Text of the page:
Ignoring the fact that this setup is entirely illogical, let me paint a scenario for you. Bill is skipping around the Old West, searching for Elvis, when he comes across a standing Indian. The Indian has an item for him, a shiny gold coin left by his friend Ted. Thanks, Mr. Indian. You’re swell. Upon finishing the conversation, the standing Indian becomes a walking Indian, plows straight into Bill and-apparently having no memory of what just happened-demands a coin for the inconvenience. While Bill tries to make sense of this pointless exchange, a lunatic in a ten-gallon hat comes careening down the planes and sideswipes him, sending him immediately to jail. Luckily, Bill has a trusty skeleton key! Wait, what’s that? He used them all up the last eight times this happened? Oh well, game over.
Luckily this is a ROM, so we have the save state feature! No problem, right? Wrong. Remember those “clues” the townsfolk give you when they’re not mowing you down? Vague isn’t even the word. You’ve got a square mile of area to cover and they’re saying things like “Something interesting can always be found near the three rocks.” That’d be great if there weren’t a BILLION rocks in the level, AND if just finding the right rock formation was enough rather than having to land on the exact hidden pixel intended by the designers, AND if finally finding the right spot actually gave you the bait you were looking for to complete the level rather than a couple packs of pudding. You can literally waste hours circling the wrong area.
This problem is compounded substantially by Bill and Ted’s limited movement. Apparently, the makers thought it would be too easy to avoid collisions with the populace if the boys could walk around freely. So, instead, your character can only travel along a set path. But when a maniac citizen is running toward you or you need to collect a hidden item, you must diverge from this path. Jumping off the path causes you to land hard in an area you can’t walk in. So you must jump through this area, falling ham-fistedly each time, until you make it back to another section of the path. This is annoying as hell and slows you down considerably while you wait for your character to shake his head and stand up again. Even worse, certain items can only be found by delving far into “ouchy” territory, and then clumsily making your way back.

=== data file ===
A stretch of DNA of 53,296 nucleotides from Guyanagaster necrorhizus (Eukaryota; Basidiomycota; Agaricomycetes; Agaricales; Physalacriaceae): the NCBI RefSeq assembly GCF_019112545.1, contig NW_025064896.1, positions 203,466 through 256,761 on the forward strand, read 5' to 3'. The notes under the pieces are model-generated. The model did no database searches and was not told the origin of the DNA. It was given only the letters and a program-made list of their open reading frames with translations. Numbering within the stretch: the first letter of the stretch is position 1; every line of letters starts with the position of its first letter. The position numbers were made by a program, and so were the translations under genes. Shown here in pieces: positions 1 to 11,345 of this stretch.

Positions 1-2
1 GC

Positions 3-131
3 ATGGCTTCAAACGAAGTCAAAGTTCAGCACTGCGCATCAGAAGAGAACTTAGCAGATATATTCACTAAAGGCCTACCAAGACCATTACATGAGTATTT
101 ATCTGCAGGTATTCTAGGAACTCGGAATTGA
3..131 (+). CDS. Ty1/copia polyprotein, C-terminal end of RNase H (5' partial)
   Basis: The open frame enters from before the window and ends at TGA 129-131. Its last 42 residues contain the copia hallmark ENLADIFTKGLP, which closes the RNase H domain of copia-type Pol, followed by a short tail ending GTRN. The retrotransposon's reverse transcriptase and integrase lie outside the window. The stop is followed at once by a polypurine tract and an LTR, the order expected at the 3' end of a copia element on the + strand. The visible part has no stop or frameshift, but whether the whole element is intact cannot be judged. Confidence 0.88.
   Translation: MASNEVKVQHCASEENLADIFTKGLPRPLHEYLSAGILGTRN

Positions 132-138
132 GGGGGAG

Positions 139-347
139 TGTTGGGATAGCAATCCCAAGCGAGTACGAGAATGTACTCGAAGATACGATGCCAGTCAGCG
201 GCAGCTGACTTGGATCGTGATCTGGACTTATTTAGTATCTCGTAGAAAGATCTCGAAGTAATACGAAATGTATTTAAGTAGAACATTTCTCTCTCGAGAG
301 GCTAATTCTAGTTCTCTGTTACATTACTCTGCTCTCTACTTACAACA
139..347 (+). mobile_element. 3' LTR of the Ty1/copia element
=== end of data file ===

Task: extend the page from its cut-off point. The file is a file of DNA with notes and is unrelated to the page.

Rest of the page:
If you actually manage to get inside a house/castle/pyramid/whatever, you’ll have the opportunity to pick the responses for Bill and Ted that will trick who you’re speaking with into giving up more nebulous info. Want to hear what the weapons dealer will say when you humorously tell him to give peace a chance? Better have the save state feature ready because he’ll get angry and kick you out of the store. This will cause the ENTIRE TOWN to become running maniacs and you’ll no doubt have to restart. If you’re lucky enough to stay in everyone’s good graces and get a straightforward clue like “Elvis is three doors down from the sheriff’s office,” you’re still in trouble because you have no idea where the sheriff’s office is since the whole damn place looks the same.
While we’re on the subject of graphics, I should mention that no one has a face in this game. As I said, you get little heads during dialogue, but otherwise nothing but a flat pink oval. Some of the worlds are colorful enough, but others are drab and depressing, with no detail whatsoever. Even the short level bumper scenes of Bill and Ted in concert as the Wyld Stallyns are unimpressive.
As for sound, the main theme is kinda catchy, but the level tunes are horribly repetitive especially considering how long you’ll have to sit through them if you actually try to beat this game. This is the only aspect of B&T not transferred properly to the game. The dudes love their rock, yet even the cassette tapes used to distract the villagers produce goofy midi grooves rather than Van Halen.
There’s more to tell. You can ride horses and canoes, and take shortcuts through the time stream to save coins, but none of this helps anything. You’re left with a great concept but no execution. Using an RPG style 3/4 view and moving away from platforms and fighting in favor of puzzle-solving were bold and wise moves, but the nonsensical movement restriction, and trial-and-error item hunts that resulted weren’t worth it. Bottom line, this should have been a good game. It had all the ingredients, yet fundamentally obvious problems that any gamer will catch in ten minutes make it an unplayable mess.
Nearly everything you love about Bill and Ted!
Nearly everything you hate about video games!